"We welcome news from Prilenia while staying mindful of the hurdles that lie ahead"

Drug company Prilenia has announced today, Tuesday 12 March, that it is applying for market authorisation from the European Medicines Agency (EMA) for the drug Pridopidine for the treatment of Huntington’s disease.

Marketing authorisation is the process of reviewing and assessing the evidence to support a medicinal product in relation to its marketing, finalised by granting of a licence to be sold if approved.

This is the first time that a drug developed to treat Huntington’s disease has reached this stage. Whilst a notable milestone, the Huntington’s community should remain mindful that this is the beginning of a potentially lengthy process with no guarantee of a positive outcome.

Pridopidine was the drug used as part of the PROOF-HD trial, which included a research site in Aberdeen (https://www.abdn.ac.uk/news/14828/). 

In April 2023 Prilenia announced the findings from the PROOF-HD study, which unfortunately did not meet its primary or secondary endpoints. Nevertheless the manufacturer remains hopeful that the treatment can still potentially provide benefit to patients.

Key points to keep in mind:

  • Pridopidine is NOT intended to be a “cure” for Huntington’s disease. The manufacturer believes that the treatment shows potential for a slowing of disease progression.
  • The review of the application to be licenced by the EMA takes time, potentially up to a year from application. EMA can reject the application.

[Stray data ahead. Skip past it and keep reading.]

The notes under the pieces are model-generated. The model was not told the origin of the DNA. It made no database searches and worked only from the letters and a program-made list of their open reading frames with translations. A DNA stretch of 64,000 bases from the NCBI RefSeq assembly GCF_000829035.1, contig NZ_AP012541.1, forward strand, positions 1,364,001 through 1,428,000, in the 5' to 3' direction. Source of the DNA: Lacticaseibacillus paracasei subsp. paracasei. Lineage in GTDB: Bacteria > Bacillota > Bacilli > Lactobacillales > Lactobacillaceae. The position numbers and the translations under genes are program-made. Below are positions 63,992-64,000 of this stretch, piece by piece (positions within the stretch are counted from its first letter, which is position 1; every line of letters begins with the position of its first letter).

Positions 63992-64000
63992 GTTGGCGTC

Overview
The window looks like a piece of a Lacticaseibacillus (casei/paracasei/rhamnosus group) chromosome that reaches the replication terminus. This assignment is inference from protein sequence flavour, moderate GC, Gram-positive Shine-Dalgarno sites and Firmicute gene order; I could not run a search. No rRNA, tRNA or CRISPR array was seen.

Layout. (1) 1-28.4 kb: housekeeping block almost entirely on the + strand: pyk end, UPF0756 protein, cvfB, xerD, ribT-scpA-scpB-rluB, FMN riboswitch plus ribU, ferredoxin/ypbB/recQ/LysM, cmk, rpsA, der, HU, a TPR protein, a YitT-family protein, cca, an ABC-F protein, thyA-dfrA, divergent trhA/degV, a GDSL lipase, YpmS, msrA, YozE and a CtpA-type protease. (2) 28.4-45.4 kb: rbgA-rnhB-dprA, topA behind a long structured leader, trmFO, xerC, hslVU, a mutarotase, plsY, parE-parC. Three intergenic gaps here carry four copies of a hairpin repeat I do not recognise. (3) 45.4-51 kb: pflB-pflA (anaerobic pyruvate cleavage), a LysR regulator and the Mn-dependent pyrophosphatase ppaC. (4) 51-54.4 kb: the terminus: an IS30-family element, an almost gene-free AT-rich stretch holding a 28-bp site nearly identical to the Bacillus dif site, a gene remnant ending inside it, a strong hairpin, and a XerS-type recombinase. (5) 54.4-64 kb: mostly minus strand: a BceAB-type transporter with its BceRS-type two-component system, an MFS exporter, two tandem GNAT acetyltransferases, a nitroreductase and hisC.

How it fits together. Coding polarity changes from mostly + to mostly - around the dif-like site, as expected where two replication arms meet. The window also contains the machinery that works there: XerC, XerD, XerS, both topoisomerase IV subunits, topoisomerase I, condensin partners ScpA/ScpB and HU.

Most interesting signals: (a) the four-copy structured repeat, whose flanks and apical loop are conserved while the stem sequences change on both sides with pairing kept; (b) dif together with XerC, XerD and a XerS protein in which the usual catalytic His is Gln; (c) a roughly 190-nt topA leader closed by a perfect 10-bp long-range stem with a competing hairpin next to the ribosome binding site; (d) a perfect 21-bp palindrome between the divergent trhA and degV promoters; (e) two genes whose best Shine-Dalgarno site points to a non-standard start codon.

• EMA authorisation covers the EU, Norway, Iceland and Lichtenstein only. If the EMA agrees to licence the treatment it will still take time before the medicine is potentially available across these jurisdictions. Prilenia will need to go to the relevant authorities in each country and negotiate market access and pricing. One of the key questions at that stage would be affordability compared to patient benefit.
  • Prilenia will need additional permission from authorities in the UK to market the drug here, which it would presumably seek to do if EMA approval is secured.


“Whilst we of course welcome news that a drug developed to treat Huntington’s disease has reached this stage for the first time, and the hope that this provides for the Huntington’s community, we remain mindful of the significant hurdles that lie ahead before patients could potentially benefit from this treatment,” said Scottish Huntington’s Association Chief Executive Alistair Haw.

Read Prilenia’s letter to the Huntington’s community here.


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